CHICAGO, IL – SEPTEMBER 27: The University of Chicago Institute for Molecular Engineering in partnership with the National Science Foundation, The Institution of Chemical Engineers and Molecular Systems Design & Engineering hosted “Frontiers of Molecular Engineering” at the University of Chicago in Chicago, Illinois. (Photo credit: Randy Belice for the University of Chicago.) © Institute for Molecular Engineering at the University of Chicago.

Beyond publishing high-quality journals, The Royal Society of Chemistry aims to bring together communities of researchers from all stages of their careers and from around the world for active exchange of ideas. The inaugural Frontiers of Molecular Engineering Symposium was organized by members of the Molecular Systems Design & Engineering (MSDE) team and hosted by the Institute for Molecular Engineering (IME) at the University of Chicago. This first-of-its-kind symposium brought together world leaders in the emerging field of molecular engineering to share their latest work and to discuss key challenges to innovation.

Developing a diverse, interdisciplinary community

Left to right: Laura Fisher, Andy Ferguson, Luke Connal, Marcus Müller, Patrick Stayton, Neil Hammond, and Kristi Kiick.

As a joint venture between the Royal Society of Chemistry and the Institution of Chemical Engineers (IChemE), MSDE is a truly interdisciplinary, first-of-its kind journal, crossing the boundary between chemistry and chemical engineering. Dr. Neil Hammond, Executive Editor, and Dr. Laura Fisher, Deputy Editor of MSDE, work with the Editorial Board to develop the journal and the community that it caters to – spanning experimental, theoretical, and computational research in physics, biology, chemistry, engineering, and materials science, with the international Editorial Board reflecting the diversity of the field. Over the course of the two-day event, 25 researchers convened to discuss their discoveries and the future of molecular engineering with 120 attendees that included researchers from all levels, from graduate students to experienced research scientists. Speakers came from institutions across the globe, including the University of Chicago, Argonne National Laboratory, Stanford University, Massachusetts Institute of Technology, University of California at Berkeley, Australian National University, Imperial College London, and Collège de France.  Along with Laura and Neil, almost all of the Editorial Board members attended and contributed to the success of the symposium, including Juan de Pablo, Claire Adjiman, Luke Connal, Andrew de Mello, Andrew Ferguson, Samson Jenekhe, Kristi Kiick and Patrick Stayton.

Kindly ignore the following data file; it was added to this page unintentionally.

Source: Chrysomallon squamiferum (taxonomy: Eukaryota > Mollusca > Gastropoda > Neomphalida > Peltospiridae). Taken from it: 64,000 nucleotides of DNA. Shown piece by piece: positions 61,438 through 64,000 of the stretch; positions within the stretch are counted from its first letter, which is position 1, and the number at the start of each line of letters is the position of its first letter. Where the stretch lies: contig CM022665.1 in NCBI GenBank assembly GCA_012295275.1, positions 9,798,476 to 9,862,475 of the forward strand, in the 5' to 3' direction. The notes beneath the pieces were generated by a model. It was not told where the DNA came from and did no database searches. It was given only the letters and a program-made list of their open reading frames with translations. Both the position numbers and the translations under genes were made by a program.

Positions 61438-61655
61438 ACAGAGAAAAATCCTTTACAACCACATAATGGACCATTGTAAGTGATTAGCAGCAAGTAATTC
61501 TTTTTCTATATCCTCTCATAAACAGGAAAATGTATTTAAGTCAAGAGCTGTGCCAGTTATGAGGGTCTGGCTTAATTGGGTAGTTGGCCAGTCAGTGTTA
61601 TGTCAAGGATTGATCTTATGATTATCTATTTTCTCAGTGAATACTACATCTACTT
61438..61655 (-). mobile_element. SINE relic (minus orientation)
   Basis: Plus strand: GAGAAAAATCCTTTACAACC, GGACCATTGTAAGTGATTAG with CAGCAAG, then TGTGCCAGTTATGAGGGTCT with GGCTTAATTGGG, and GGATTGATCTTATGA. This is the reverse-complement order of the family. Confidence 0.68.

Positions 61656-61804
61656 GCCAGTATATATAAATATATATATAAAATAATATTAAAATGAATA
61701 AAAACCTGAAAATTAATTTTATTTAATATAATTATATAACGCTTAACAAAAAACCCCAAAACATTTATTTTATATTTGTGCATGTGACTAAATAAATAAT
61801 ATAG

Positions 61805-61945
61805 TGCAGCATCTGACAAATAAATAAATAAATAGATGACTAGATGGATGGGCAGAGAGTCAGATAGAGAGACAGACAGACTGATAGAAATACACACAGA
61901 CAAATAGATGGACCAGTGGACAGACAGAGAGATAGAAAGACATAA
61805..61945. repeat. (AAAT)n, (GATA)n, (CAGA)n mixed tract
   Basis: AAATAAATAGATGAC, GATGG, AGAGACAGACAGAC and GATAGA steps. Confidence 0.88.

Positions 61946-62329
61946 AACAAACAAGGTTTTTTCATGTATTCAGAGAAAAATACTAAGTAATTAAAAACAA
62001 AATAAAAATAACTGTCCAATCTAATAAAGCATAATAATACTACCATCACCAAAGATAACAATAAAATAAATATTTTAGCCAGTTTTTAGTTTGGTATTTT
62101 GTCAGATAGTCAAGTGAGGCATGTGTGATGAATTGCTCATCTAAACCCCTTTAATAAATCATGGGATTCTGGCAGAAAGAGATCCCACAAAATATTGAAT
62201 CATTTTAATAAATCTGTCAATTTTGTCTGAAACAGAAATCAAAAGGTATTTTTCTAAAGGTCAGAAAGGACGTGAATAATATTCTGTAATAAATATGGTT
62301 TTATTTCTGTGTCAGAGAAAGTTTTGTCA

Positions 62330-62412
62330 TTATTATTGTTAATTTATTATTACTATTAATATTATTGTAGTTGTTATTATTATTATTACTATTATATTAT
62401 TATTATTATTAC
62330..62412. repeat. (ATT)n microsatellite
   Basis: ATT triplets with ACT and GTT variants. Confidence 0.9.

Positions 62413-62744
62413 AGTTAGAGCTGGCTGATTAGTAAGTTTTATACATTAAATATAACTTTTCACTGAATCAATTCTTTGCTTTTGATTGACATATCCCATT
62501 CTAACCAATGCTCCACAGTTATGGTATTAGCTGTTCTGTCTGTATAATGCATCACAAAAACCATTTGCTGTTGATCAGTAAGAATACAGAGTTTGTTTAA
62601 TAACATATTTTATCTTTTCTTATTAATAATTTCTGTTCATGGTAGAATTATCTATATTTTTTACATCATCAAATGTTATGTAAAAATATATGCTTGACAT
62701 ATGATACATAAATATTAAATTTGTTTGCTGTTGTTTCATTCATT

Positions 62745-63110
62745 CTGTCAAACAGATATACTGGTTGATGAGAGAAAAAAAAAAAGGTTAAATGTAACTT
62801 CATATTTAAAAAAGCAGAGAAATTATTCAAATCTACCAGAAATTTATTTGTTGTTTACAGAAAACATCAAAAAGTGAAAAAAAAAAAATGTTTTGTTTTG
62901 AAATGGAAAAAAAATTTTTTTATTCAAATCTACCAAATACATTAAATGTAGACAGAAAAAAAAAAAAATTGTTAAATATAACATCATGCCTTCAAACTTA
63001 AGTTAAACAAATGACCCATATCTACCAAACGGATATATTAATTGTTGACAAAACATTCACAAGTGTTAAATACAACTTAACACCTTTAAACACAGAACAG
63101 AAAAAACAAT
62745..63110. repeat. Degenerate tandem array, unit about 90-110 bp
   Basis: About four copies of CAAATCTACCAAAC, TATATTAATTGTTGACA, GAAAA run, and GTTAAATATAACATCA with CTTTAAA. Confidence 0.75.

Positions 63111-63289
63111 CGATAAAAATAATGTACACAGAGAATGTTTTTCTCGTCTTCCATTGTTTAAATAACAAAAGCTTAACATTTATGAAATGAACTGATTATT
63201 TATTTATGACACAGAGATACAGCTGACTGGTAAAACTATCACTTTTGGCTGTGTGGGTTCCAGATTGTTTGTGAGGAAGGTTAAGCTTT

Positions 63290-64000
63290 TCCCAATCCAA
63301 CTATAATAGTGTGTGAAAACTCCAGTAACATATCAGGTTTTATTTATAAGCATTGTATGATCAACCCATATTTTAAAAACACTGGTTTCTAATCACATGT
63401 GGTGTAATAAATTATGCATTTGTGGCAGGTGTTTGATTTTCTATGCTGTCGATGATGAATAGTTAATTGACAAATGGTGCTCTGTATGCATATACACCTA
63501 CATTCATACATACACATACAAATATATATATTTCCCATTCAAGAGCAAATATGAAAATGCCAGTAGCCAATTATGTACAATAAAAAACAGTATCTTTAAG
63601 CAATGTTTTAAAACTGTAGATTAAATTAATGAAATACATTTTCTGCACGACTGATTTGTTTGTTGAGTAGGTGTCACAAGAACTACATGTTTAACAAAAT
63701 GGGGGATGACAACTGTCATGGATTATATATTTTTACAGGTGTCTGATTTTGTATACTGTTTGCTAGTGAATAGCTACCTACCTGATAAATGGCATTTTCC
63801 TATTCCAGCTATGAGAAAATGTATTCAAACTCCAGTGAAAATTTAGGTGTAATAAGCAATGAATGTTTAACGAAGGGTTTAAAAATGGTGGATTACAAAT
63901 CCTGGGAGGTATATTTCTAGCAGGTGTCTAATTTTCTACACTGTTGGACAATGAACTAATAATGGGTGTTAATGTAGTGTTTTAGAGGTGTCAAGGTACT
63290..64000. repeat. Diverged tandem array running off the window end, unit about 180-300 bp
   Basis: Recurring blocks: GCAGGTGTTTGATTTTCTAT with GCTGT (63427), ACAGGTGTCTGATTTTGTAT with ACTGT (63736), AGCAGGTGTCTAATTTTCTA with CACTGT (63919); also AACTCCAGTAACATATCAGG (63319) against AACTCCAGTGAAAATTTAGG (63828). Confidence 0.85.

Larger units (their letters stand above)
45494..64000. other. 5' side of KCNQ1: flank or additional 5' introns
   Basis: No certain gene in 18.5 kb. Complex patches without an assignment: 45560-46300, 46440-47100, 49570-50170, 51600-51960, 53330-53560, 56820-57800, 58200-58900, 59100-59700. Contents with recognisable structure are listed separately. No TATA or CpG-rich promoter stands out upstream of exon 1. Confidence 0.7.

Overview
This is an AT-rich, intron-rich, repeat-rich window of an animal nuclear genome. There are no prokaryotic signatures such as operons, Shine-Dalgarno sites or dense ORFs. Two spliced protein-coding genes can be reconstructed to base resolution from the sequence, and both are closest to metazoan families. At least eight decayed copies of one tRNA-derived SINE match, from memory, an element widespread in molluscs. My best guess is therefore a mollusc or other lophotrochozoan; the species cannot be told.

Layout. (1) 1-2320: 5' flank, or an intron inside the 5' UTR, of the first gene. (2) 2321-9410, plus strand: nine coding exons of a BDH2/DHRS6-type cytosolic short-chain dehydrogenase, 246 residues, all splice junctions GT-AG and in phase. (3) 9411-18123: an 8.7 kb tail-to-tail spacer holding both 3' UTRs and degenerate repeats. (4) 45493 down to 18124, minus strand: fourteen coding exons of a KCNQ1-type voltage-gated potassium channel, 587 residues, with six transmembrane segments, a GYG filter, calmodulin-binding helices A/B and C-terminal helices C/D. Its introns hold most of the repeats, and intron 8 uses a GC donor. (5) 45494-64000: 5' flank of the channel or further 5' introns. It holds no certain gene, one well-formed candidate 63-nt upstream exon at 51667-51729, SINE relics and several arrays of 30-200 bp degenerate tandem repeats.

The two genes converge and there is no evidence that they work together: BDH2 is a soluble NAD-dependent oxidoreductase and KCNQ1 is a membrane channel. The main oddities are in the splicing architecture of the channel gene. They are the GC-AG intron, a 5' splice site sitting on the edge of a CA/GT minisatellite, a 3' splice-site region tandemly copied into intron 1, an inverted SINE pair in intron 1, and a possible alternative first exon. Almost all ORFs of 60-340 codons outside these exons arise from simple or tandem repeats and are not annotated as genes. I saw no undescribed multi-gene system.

“Advances in our ability to manipulate molecules have led to the concept of using molecular principles to engineer solutions to societal problems.”


The Chair of the Editorial Board, Juan de Pablo, Liew Family Professor in Molecular Engineering at IME and vice president of national laboratories at UChicago, opened the symposium, noting that advances in the ability to manipulate molecules “has led to the concept of using molecular principles to engineer solutions to societal challenges.” The conference included a panel discussion focused on how molecular engineering is taught and researched at three of the key molecular engineering institutes: Board Members Claire Adjiman, Professor of Chemical Engineering and co-Director of the Institute for Molecular Science and Engineering at Imperial College London, and Patrick Stayton, Bioengineering Distinguished Term Professor and Director of the Molecular Engineering and Sciences Institute at the University of Washington, joined Matthew Tirrell, dean and founding Pritzker director of the IME for the panel discussion on the past, present, and future of molecular engineering.